Seizure Risk in Patients with CNS Tumors
Robert M. Taylor, MD FAAN FAAHPM, Amber D. Hartman, PharmD, and Lucretia Long, CNP
Patients with no prior history of epilepsy and no primary central nervous system (CNS) disease rarely experience seizures at the end of life. However, patients with CNS tumors have an increased seizure risk. The risk of seizures is highest for patients with CNS tumors who have had previous seizures, although it may be reduced for patients who have undergone treatment with surgery, radiation, or chemotherapy. Steroids may reduce the risk of seizures by reducing edema, although tapering steroids may increase the risk. Statistically, low-grade primary CNS tumors confer higher risk of seizures than do high-grade tumors. The risk for metastatic CNS tumors is variable.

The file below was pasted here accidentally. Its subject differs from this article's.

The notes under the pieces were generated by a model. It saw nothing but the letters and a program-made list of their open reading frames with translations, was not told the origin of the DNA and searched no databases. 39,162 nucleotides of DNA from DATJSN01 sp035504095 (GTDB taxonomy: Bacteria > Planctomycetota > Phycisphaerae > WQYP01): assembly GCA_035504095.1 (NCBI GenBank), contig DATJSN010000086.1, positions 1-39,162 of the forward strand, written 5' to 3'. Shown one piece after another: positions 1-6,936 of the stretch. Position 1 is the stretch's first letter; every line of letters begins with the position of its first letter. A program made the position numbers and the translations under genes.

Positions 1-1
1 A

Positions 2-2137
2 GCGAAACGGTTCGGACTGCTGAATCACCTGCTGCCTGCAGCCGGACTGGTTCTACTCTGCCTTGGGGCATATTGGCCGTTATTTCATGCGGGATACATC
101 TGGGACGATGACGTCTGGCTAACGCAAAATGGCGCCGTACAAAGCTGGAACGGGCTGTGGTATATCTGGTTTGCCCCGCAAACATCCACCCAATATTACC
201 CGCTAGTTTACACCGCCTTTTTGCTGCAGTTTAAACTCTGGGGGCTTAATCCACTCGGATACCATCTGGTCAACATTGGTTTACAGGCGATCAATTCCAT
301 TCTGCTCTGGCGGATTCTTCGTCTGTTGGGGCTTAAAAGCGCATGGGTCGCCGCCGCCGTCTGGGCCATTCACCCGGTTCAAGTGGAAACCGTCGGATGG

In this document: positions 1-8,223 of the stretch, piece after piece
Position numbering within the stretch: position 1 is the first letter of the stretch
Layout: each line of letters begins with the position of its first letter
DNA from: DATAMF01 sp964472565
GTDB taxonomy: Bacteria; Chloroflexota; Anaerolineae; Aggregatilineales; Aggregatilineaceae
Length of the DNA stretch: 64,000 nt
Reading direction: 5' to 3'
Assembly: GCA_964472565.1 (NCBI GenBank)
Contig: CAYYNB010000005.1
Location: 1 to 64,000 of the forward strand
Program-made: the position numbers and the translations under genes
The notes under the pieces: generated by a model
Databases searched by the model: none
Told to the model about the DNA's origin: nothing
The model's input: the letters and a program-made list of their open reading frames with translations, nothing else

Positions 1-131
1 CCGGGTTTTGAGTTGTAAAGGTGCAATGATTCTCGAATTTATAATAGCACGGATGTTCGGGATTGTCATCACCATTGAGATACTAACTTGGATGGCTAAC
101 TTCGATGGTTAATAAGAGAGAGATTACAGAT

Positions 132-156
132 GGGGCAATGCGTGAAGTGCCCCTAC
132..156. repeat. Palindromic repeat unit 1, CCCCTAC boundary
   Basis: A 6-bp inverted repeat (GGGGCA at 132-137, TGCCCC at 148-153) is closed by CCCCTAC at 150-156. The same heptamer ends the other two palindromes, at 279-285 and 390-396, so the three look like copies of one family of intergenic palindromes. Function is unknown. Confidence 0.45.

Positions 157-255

Multiple studies have demonstrated no clear benefit from prophylactic antiepileptic drug (AED) therapy for patients who have CNS tumors and no prior history of seizures. Therefore, initiating AED prophylaxis is not recommended for such patients, and if a patient is currently receiving an AED, it should be tapered and discontinued.